President Donald Trump's proposed $9.3 billion cut to the federal education budget in May has angered concerned citizens as well as many educators. The logic is that less investment in education translates into a bleak future for today's youth, especially in marginalized areas.

Interestingly, a recent report reveals that while federal spending has been fairly stable, overall education spending in the United States has been subtly diminishing over the past few years, even prior to the current administration.

The annual report of education indicators released recently by the Organization for Economic Cooperation and Development shows that while other nations are increasing their investment in education, U.S. funding for primary and high school on the local, state and national level dropped by 3 percent between 2010 and 2014. Taking into account student population increase, this means a 4 percent decrease in spending per student.

On the other hand, 35 other countries in the OECD have shown a commitment to their young people by raising their spending, according to an article on The Hechinger Report. Unlike the U.S., which has experienced a period of economic growth, some of these countries have made significant investments in education despite economic hardship.

Among them is Portugal, which upped its education spending by 27 percent between 2008 and 2014. During the same time period, spending in Turkey rose 76 percent, and the United Kingdom saw a 32 percent increase.

In spite of the reported decline in spending across the three governing levels, an average of $11,319 was provided for each elementary school student in 2014 in the U.S. as compared to the OECD average of $8,733.

The stats for the U.S. are in sync with an analysis by the Committee for Education Funding, which looked exclusively at federal education spending. According to a 2016 report, federal funding for education has risen by 36 percent, from $50 billion to $68 billion since 2002. Examining the advocacy organization's chart of overall federal spending, it becomes evident that spending has pretty much leveled off around $67 billion since 2010.

While the commitment other nations appear to be making toward their students' future doesn't necessarily reveal a lack concern on the part of policymakers in the United States, The Hechinger Report does pose the question whether the country's decreased educational investment will affect the competitiveness of our work force down the road.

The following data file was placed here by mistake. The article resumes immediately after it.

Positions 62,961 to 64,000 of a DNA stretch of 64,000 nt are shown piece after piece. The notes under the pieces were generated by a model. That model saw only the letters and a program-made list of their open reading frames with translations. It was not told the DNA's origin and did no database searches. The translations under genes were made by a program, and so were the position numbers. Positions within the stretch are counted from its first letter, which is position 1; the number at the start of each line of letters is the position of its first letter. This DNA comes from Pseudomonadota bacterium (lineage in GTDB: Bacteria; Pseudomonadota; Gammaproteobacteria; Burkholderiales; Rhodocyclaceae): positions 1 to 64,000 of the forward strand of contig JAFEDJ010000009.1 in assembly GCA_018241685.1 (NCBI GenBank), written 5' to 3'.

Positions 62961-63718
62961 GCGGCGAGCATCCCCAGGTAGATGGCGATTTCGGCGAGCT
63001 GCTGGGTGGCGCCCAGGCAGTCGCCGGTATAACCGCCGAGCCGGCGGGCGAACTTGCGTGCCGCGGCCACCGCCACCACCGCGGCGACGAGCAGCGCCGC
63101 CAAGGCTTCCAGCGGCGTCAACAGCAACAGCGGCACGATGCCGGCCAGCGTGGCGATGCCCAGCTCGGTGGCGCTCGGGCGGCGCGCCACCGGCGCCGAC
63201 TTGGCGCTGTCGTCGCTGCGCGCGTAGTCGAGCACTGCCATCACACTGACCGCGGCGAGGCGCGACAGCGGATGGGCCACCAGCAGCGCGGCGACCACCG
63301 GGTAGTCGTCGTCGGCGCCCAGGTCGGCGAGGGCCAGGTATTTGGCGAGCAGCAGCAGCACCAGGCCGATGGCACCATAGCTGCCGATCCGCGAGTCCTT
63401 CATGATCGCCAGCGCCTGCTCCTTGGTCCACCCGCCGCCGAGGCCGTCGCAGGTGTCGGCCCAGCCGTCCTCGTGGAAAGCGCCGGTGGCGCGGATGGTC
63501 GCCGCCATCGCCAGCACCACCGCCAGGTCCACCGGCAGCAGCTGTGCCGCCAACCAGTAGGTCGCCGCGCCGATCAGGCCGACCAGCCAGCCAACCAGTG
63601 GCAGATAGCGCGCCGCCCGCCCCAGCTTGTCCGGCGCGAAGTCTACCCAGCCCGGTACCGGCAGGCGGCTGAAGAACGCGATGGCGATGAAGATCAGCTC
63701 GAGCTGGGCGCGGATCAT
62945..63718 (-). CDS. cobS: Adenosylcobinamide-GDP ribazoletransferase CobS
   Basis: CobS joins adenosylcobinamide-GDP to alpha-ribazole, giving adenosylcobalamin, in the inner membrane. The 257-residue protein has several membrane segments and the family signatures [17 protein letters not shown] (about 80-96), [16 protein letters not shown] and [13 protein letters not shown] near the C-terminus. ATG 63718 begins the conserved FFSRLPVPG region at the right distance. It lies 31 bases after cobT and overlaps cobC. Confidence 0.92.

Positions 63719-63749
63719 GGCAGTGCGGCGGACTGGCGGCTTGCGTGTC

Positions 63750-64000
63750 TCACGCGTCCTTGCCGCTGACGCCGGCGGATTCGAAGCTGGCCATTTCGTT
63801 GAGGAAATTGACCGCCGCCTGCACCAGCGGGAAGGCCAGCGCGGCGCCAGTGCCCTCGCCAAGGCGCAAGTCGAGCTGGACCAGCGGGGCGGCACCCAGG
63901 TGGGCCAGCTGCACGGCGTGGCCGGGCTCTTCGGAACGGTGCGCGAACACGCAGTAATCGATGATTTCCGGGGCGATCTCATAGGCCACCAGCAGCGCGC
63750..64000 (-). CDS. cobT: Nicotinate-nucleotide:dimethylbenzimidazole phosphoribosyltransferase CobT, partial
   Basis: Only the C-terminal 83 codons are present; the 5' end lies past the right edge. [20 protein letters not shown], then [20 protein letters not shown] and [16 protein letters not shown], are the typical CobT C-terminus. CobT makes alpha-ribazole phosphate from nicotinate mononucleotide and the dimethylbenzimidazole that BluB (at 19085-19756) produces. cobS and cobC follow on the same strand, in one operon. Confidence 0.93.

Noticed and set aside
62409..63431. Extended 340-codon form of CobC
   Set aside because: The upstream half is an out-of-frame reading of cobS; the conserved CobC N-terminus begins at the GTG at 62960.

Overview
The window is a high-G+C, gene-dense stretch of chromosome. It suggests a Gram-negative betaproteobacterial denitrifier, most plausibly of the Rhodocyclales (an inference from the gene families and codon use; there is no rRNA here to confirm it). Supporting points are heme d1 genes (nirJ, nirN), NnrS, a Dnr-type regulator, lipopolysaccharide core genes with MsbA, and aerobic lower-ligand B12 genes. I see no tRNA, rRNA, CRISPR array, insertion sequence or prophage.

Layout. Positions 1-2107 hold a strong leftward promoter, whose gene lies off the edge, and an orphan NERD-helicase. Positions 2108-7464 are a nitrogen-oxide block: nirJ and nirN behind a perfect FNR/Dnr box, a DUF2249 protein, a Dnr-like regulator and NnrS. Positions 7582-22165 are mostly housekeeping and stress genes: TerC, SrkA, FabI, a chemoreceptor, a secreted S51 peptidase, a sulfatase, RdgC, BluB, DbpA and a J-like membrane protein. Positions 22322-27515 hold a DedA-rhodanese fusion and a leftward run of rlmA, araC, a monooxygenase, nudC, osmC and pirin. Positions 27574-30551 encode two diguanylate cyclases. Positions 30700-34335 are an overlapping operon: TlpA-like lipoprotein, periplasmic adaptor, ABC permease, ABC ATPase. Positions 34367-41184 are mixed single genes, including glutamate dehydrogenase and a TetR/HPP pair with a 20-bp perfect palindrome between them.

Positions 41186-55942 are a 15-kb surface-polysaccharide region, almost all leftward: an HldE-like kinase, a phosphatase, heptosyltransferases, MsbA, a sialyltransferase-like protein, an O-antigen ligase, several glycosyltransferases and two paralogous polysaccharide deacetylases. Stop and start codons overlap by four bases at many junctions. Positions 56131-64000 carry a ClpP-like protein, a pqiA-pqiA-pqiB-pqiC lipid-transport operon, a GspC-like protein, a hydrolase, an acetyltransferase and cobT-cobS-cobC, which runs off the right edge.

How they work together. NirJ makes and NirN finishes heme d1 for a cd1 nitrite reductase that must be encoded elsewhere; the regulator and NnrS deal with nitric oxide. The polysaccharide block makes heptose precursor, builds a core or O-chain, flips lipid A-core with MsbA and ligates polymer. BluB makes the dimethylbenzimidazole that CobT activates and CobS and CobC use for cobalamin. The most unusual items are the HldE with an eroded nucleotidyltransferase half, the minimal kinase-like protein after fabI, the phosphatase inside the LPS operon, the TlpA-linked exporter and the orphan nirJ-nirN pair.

To complicate the debate further, countries that spend less on education don't necessarily demonstrate lower levels of student performance, if you look at the level of results on international standardized tests as a benchmark. Students from countries with lower expenditures have been known to consistently score higher on such exams.

Not only how much but how the money is spent on educating a nation's populous warrants scrutiny. While the United States places an emphasis on smaller class size and invests a great deal in hiring teachers to fill a large quantity of positions, nations in Asia have larger classes and invest more in teacher development.

In addition, teachers in the U.S. are expected to carry a considerably heavier load than their counterparts in places like Japan or Korea. In Asia, 600 hours per year is the rough average versus almost 1,000 here in the States, explains writer Jill Barshay in The Hechinger Report article.

"In the U.S., teachers have less time for professional development, teacher collaboration, lesson preparation, working with students individually," said Andreas Schleicher, head of the OECD directorate that issued the report. "In other countries, teachers have a lot of time to watch each other's lessons, design lessons and evaluate lessons."

So the question of how money is spent is of equal concern as how much is spent — something policymakers are hopefully examining in response to the proposed education budget.

In Part 2 of this article, we'll look at whether it's reality or myth that education itself is the key to a brighter future for our nation's youth.